Retail brands that won’t survive 2009 and how it affects African Americans

Retail brands that won’t survive 2009 and how it affects African Americans

For many Americans who don’t have a college degree, employment opportunities in retail allowed them to join a company on the ground level and enhance their income and quality of life as they climb the corporate ladder. But, as familiar retail chains like Circuit City have been forced to declare bankruptcy and make drastic layoffs in an effort to downsize, jobs in retail have become increasingly difficult to find.

In the African American community, retail is an important option for high school graduates, working mothers, college students and professionals looking for secondary income. Experts predict that there may be as many as 25 bankruptcies per month. But, according to Yahoo! Finance, there are only a few of the major brands that may be closing their doors in 2009, cutting off a large chunk of the job market.

The following is provided by Yahoo! Finance:
Rite Aid – The drug store chain reportedly has a lot of debt. It made some large investments in 2007, but started to get undercut when mega discounter Wal-Mart began selling prescription drugs. Its stock declined 92 percent over the past year and management has twice lowered its outlook for 2009.
Sbarro – The pizza chain is a staple in many malls, and that is one of its main problems. With traffic down at the malls, Sbarro is seeing fewer customers. Also, larger chains such as Domino’s Pizza and Pizza Hut are in better financial situations and may likely force the smaller competitor out.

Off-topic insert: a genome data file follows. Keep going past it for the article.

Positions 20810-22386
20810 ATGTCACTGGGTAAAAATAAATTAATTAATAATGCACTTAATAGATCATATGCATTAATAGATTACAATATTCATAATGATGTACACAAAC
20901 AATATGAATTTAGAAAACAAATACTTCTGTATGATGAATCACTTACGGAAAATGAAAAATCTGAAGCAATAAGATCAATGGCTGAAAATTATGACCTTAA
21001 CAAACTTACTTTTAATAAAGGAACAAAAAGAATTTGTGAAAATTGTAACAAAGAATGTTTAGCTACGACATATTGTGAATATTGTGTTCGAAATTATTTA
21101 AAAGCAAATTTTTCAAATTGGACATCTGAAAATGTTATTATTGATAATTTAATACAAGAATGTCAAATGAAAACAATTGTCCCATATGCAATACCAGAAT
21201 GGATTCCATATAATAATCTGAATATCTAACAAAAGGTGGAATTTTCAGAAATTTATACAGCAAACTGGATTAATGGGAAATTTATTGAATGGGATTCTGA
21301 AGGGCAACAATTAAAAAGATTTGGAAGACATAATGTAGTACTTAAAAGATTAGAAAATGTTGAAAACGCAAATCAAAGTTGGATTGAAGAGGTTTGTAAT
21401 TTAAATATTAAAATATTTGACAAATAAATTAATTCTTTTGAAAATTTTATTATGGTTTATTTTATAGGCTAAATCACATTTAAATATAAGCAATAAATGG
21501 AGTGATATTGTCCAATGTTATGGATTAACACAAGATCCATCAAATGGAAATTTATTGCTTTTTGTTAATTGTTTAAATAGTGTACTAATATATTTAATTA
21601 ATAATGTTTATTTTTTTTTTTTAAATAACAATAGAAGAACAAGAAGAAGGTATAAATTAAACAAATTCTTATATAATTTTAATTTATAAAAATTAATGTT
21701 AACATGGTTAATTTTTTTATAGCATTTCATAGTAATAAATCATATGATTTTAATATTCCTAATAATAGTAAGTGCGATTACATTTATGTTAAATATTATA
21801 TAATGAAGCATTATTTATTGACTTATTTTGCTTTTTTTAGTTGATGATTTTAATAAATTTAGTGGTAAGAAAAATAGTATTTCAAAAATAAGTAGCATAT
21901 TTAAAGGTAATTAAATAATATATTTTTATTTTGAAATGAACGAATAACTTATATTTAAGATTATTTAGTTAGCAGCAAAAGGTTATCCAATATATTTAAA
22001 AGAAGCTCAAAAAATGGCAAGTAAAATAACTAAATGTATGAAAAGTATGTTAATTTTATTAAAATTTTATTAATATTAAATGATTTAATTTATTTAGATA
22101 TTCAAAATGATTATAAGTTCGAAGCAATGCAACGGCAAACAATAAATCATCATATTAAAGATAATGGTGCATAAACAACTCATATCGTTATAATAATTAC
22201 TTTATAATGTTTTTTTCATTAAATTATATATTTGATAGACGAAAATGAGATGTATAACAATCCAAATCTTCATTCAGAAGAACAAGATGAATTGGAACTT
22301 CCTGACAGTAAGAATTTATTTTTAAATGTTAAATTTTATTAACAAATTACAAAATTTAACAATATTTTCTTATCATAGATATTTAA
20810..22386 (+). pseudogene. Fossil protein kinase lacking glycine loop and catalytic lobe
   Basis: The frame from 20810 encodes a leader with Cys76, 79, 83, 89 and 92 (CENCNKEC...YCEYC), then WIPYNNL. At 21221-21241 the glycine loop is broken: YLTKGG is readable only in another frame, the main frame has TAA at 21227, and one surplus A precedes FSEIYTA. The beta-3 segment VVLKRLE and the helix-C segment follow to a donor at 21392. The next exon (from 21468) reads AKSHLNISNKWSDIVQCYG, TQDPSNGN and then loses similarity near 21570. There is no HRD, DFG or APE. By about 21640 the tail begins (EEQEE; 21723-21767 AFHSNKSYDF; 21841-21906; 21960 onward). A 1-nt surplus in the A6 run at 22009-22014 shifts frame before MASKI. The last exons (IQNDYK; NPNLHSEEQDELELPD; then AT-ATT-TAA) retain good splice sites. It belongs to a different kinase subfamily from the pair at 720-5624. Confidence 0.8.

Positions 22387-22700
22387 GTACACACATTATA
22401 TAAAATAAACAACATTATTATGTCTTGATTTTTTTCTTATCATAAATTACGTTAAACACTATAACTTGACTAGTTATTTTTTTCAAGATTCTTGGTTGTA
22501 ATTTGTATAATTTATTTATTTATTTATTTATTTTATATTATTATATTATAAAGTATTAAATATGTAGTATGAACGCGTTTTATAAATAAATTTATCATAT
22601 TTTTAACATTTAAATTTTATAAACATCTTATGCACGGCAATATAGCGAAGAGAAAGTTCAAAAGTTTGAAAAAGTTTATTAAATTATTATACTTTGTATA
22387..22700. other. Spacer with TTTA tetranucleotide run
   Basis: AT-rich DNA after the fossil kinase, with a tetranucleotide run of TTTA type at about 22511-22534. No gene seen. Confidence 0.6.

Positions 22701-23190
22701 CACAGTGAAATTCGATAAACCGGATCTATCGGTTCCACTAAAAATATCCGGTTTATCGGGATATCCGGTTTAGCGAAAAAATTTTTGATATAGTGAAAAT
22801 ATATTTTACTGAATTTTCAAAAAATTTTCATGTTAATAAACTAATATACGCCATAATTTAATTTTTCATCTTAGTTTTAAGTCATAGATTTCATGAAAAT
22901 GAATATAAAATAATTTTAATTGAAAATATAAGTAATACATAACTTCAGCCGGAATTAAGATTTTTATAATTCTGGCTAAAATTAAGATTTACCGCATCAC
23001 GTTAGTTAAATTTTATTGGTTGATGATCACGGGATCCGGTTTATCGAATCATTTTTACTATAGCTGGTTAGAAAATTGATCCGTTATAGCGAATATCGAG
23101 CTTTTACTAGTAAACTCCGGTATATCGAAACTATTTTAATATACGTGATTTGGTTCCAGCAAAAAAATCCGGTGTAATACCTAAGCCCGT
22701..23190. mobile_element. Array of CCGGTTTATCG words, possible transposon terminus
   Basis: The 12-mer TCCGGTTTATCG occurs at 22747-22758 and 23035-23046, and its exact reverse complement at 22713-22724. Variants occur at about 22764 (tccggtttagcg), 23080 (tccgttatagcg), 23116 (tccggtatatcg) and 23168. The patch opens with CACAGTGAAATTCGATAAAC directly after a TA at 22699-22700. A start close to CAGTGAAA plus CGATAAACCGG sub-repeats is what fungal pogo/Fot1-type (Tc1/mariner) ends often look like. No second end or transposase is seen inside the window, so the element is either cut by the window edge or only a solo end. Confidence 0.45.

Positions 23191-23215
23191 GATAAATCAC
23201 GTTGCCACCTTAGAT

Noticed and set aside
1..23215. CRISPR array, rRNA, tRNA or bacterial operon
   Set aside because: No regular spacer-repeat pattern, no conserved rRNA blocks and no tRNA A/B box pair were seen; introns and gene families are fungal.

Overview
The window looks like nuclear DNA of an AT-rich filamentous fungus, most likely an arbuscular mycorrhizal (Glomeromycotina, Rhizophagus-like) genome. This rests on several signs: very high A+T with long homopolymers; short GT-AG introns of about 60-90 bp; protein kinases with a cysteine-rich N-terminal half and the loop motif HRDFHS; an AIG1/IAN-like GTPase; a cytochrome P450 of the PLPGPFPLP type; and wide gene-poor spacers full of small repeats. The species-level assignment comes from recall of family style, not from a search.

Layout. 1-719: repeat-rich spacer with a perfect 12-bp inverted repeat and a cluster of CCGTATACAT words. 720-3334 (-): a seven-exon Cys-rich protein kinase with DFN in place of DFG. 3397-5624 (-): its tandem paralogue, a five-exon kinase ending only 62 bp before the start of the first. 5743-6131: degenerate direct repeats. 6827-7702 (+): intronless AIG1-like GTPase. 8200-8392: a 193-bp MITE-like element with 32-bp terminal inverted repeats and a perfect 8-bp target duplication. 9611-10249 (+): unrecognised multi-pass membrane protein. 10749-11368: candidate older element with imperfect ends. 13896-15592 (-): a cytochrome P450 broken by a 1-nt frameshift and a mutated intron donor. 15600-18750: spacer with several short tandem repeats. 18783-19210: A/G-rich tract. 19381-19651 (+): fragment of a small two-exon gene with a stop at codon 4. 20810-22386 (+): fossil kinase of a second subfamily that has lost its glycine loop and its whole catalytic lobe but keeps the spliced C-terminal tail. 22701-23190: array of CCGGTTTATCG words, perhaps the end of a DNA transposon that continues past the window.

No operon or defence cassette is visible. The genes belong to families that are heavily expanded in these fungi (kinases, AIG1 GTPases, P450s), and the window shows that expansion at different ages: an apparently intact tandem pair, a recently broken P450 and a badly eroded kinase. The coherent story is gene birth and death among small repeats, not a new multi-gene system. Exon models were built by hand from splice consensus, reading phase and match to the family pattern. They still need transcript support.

Six Flags – The owner of several popular amusement and theme parks may be hit badly this summer if consumers don’t spend like they have in the past. Its stock has already dropped 84 percent in the past year, and it may continue to sell off properties to pay down debts if its busy season turns out to be sub par as expected.
Blockbuster – The video-rental chain is in a little better shape than others on this list, but it is starting to feel the pinch as consumers cut back and it deals with competition from cable, satellite and Internet companies offering the same movies. If it makes it past the summer in decent shape it could be out of the woods.
Krispy Kreme – The donut maker has fallen on hard times since the height of its popularity in the late 90s. The company over expanded and took on a lot of debt when things were going good, and has had to close many underperforming stores since. The chain has not turned a profit in the last three years.

With such a gloomy forecast for the retail job market, those seeking new and part-time employment may want to consider returning to school to bolster their skill set and working knowledge. If these chains are only the beginning, Americans can expect the job market to get a lot tougher for those with unspecified skills. –todd williams

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